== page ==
Parenting Education’s Effect on Parenting Practices and Attitudes: a Review of the Literature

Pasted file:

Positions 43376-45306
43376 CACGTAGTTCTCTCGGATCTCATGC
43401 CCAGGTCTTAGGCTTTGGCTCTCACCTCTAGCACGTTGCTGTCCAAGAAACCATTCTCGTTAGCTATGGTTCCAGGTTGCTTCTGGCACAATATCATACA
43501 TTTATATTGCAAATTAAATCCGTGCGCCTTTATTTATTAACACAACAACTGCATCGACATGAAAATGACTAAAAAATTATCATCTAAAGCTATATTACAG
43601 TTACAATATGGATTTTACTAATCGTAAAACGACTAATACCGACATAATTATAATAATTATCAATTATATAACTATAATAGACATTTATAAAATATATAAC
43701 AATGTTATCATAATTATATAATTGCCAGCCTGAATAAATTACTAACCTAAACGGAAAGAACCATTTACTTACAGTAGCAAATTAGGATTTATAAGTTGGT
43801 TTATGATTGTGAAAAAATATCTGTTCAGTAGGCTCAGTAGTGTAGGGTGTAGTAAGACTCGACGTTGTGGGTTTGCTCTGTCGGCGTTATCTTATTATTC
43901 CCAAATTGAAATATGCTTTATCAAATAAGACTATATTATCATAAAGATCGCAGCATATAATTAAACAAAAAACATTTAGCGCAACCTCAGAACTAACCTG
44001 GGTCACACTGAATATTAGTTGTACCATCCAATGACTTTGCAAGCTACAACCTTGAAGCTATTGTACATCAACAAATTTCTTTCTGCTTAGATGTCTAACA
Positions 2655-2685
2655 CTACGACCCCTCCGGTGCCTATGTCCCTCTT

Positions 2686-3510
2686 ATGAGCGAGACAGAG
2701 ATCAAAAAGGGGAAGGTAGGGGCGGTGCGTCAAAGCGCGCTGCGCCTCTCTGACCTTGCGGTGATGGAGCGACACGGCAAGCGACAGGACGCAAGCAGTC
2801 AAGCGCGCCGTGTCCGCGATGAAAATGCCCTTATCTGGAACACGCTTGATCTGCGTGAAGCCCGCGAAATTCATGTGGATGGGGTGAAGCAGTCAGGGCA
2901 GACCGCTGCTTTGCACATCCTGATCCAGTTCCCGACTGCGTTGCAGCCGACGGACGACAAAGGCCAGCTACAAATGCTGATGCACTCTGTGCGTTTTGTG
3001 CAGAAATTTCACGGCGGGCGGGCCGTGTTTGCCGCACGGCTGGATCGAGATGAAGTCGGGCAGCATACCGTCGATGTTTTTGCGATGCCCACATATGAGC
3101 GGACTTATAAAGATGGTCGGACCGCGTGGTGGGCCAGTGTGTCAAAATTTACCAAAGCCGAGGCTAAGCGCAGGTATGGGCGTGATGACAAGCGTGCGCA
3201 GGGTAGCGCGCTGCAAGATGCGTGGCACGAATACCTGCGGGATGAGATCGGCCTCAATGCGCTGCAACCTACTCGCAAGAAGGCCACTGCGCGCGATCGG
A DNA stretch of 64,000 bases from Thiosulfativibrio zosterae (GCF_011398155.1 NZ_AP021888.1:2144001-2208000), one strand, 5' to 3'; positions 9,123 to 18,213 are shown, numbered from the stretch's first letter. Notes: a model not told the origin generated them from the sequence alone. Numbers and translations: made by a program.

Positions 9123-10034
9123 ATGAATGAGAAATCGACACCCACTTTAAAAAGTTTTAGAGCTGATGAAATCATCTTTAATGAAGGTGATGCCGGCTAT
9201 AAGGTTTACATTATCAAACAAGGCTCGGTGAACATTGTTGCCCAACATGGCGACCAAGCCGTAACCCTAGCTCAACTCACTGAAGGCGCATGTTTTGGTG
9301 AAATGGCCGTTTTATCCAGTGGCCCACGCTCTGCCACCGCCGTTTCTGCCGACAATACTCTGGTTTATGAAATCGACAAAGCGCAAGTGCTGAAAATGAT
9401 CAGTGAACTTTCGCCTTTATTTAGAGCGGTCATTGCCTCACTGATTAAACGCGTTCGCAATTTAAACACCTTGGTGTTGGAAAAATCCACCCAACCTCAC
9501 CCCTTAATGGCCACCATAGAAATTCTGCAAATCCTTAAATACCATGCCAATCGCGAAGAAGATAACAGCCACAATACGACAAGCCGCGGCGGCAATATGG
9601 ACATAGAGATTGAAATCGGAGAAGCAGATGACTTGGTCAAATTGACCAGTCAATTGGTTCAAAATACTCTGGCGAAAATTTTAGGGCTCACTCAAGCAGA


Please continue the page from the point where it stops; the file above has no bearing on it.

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Parenting Education’s effect on Parenting Practices and Attitudes: A Review of the Literature What is parenting? According to Merriam-Webster (2014) parenting-also called child rearing-is the process of taking care of children until they are old enough to take care of themselves. Therefore parent education can be defined as “programs, support services and resources offered to parents and caregivers that are designed to support them or increase their capacity and confidence in raising healthy children” (Hirschy, 2001). Bringing up children is the most significant and challenging task that most of us will embark upon. If children are to be given the best start they can possibly have then, parents must be provided with sufficient support to enable then to fulfill their child rearing obligations. Parenting Ideology and Perceptions of Parenthood Romagnoli, and Wall (2012) introduce the concept of ‘intensive mothering’ in which they characterize as the ideal form of parenting. They contend that “intensive mothering is centered solely on the needs of children, which have expanded, beyond the physical to include emotional, psychological and cognitive needs.” They go on to say that the transition to the concept of intensive mothering began in the 1990’s during a time when researchers began touting the intellectual and psychological effects of one-on-one time, play and different cognitive activities with infants. Susan Allen’s study on parent’s perceptions of intervention practices revealed that participants felt a need for support and encouragement in their parenting practice. This support was paramount in establishing their confidence in their ability to parent effectively (Allen. 2007). Romagnoli, and Wall (2012) completed a narrative study in which they interviewed ten females between the ages of 18-25 about their perceptions of motherhood. The mothers all

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